When do the differences between APS-C and full frame sensors matter, and why?

  • I'm trying to decide on a higher-end digital SLR, and I'm down to choosing between an APS-C model and a full-frame model.

    I understand that the sensors are of different sizes, and as such have an effect on the perceived magnification of the lens, with the smaller APS-C sensor having an effective focal length greater than what it otherwise would be with a full frame sensor. But why does this matter?

    • What things should drive my choice between one or the other?
    • In which situations is one better than the other, and why?

    Have spent hours researching aps-c Vs FF. I would appear for taking group photos of 50 people I would be better off with a APS-C camera as they would sharper at the corners as well as less vigenetting. Any thoughts?

    @Allen: good question — I think worth asking as a new question.

    See also: Roger Cicala of lensrentals.com on "The Full Frame Move".

  • Matt Grum

    Matt Grum Correct answer

    11 years ago
    • One major difference is that a FF camera produces a depth of field that's around 1.3 stops shallower than an APS-C camera for the same subject & framing. This is most important when you have the aperture as wide as possible, e.g. for portraiture. To replicate the look of a 50 f/1.4 lens you'd have to use something like a 31 f/0.9 lens, which doesn't as far as I know exist!

    Quick and dirty comparison image, APS-C Canon 30D left, FF Canon 5D right, same lens (FF image was zoomed in, however to give the same field of view), same composition, both f/2.8

    • Another difference is that if you're using a lens designed for a full frame camera (like all Canon EF lenses) you are making full use of the image circle, which is less demanding of the optics and so you can expect a sharper image for the same number of megapixels. It's true that some lenses get softer toward the edge of the image, but you will still get higher average sharpness with most lenses, and telephotos will be sharper right across the frame. The crop factor of APS-C cameras takes the middle out of the lens and blows it up, losing sharpness in the process in a similar manner to a teleconverter.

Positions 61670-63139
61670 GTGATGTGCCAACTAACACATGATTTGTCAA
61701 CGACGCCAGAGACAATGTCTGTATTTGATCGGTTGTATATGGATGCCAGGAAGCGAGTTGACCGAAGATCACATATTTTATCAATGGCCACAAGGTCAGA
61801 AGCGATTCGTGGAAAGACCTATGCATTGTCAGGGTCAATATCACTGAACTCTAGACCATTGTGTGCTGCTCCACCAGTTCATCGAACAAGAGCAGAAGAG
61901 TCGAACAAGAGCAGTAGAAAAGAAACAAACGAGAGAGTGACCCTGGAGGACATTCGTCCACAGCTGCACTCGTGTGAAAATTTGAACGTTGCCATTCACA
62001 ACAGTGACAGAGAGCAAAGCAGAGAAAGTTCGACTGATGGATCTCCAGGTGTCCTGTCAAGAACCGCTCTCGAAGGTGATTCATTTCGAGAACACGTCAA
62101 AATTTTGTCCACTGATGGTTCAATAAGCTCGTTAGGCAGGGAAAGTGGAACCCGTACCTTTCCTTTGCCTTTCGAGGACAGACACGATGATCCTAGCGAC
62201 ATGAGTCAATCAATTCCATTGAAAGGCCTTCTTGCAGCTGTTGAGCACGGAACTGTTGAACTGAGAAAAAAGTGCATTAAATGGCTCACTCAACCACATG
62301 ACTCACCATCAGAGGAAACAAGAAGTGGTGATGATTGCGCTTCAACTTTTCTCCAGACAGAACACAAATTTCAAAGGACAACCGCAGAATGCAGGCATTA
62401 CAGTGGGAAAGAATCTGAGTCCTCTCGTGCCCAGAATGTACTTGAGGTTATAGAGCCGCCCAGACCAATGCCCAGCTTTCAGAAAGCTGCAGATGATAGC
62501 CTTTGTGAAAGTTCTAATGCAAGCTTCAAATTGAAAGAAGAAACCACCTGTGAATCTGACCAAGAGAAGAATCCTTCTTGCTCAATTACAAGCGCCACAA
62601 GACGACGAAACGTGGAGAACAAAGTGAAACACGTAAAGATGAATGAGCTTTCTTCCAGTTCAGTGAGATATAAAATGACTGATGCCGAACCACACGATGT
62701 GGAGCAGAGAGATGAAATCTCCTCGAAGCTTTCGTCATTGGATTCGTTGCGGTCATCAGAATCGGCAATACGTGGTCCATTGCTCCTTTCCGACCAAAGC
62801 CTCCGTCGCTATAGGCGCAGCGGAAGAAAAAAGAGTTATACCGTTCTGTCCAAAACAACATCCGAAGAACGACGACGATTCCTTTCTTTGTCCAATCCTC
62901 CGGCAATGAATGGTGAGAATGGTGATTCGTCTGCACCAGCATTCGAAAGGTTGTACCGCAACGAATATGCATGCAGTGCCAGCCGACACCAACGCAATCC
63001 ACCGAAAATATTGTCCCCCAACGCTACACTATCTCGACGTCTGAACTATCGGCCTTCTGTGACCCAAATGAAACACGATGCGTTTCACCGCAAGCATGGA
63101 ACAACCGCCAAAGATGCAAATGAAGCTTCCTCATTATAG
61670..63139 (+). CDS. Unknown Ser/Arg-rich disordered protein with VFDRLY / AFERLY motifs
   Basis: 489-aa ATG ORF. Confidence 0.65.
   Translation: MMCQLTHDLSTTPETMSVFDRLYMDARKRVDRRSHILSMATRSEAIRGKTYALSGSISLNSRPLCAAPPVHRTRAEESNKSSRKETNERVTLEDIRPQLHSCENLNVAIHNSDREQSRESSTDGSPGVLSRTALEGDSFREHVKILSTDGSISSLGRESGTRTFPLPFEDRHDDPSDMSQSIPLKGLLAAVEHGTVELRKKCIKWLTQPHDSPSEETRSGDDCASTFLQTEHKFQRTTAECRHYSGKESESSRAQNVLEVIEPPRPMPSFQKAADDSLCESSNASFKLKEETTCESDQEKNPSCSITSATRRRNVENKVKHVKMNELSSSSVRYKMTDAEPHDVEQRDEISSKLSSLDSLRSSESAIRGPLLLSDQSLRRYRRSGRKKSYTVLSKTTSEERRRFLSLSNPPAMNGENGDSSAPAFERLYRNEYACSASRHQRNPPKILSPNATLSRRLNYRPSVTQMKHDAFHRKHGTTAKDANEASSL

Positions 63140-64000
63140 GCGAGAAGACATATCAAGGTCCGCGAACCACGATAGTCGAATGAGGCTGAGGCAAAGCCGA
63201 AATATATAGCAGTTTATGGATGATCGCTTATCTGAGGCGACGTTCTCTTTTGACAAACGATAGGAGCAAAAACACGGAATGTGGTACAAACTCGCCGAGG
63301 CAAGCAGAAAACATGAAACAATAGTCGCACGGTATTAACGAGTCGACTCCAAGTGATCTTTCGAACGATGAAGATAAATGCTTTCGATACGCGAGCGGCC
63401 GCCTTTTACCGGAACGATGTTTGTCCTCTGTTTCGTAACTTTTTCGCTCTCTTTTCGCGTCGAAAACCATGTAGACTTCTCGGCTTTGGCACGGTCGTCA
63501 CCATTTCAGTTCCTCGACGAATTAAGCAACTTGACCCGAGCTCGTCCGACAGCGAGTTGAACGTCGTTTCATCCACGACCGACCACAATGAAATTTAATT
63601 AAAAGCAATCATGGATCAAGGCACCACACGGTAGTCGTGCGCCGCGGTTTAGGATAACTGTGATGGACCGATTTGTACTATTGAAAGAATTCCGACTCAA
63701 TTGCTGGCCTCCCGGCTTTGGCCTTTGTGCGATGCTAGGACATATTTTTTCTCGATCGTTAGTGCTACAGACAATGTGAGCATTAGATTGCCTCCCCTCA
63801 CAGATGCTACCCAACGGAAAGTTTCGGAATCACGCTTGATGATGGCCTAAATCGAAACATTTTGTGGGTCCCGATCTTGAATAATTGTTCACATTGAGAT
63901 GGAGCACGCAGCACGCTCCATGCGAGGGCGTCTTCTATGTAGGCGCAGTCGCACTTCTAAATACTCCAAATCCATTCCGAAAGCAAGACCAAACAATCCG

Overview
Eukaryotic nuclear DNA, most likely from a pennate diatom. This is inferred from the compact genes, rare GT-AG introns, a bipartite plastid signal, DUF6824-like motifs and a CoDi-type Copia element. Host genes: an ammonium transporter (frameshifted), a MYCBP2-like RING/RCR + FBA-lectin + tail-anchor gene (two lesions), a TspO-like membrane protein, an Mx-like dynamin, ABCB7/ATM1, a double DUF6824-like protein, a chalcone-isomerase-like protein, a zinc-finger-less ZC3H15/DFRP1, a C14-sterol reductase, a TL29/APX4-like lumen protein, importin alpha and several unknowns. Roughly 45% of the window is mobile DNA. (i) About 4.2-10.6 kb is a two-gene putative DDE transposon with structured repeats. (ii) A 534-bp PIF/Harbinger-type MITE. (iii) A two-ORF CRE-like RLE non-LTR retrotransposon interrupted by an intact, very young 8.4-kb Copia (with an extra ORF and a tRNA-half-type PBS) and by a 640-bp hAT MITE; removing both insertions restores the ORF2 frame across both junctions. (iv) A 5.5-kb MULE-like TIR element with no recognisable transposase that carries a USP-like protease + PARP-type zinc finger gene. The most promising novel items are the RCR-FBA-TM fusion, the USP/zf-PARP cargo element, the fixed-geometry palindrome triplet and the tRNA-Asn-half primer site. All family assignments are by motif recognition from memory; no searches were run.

• Larger formats allow for sharper optics. One of the driving forces for larger formats (other than the relatively constant resolving power per unit area of film) has been that it allows lenses to be produced which resolve a greater number of line pairs per picture height. Going full frame on a DSLR benefits from this to an extend - see: With all other things equal, in a DSLR, will a larger sensor produce a sharper image?

    • A bigger sensor means bigger pixels, which in turn means you capture more light usually achieving lower noise levels in the process. Greater dynamic range goes hand in hand with this.

    • You get a larger, brighter viewfinder on a full frame camera, which can be helpful composing shots. Having said that, I personally find the 5D viewfinder too large, I've not used a 7D but it has a very high spec 'finder.

    • You have more mirror to move on a full frame camera. The larger mirror used to mean shooting speed is limited (the mirror on my 5D moves so slowly I can actually see the world slide sideways/up for an instant) however high speed full frame models are now available.

    • Likewise the mirror box, focussing screen and pentaprism are larger, meaning the camera is larger and heavier.

    • Lens hoods are designed for FF image circle and are therefore slightly more effective on FF cameras. This mostly applies to prime lenses, as zoom lens hoods are designed cut to accommodate the widest zoom setting, so everything else is already non optimal. If you're using an EF lens on a crop camera you ideally want the hood tighter (since the extra shading will lie outside the smaller sensor, a tighter hood won't vignette).

    I have nothing against APS-C cameras but for any format it makes sense to use lenses designed for your sensor size. The range of EF-S lenses is smaller than the range of EF lenses. However for some uses (sports etc.) the smaller sensor size is helpful for the extra reach and speed it allows. Also the better noise characteristics of a FF sensor don't quite make up for the higher ISO you need to use get the same exposure when stopping down to match the DOF as a crop. So if you have to maximise DOF crop has a slight edge.

    If there are EF-S lenses available for what you want to shoot then it won't be noticeably worse choosing this camera. However I feel full frame gives you more flexibility (speed aside) - as you can get the same deep DOF as a crop, but go narrower if you need to.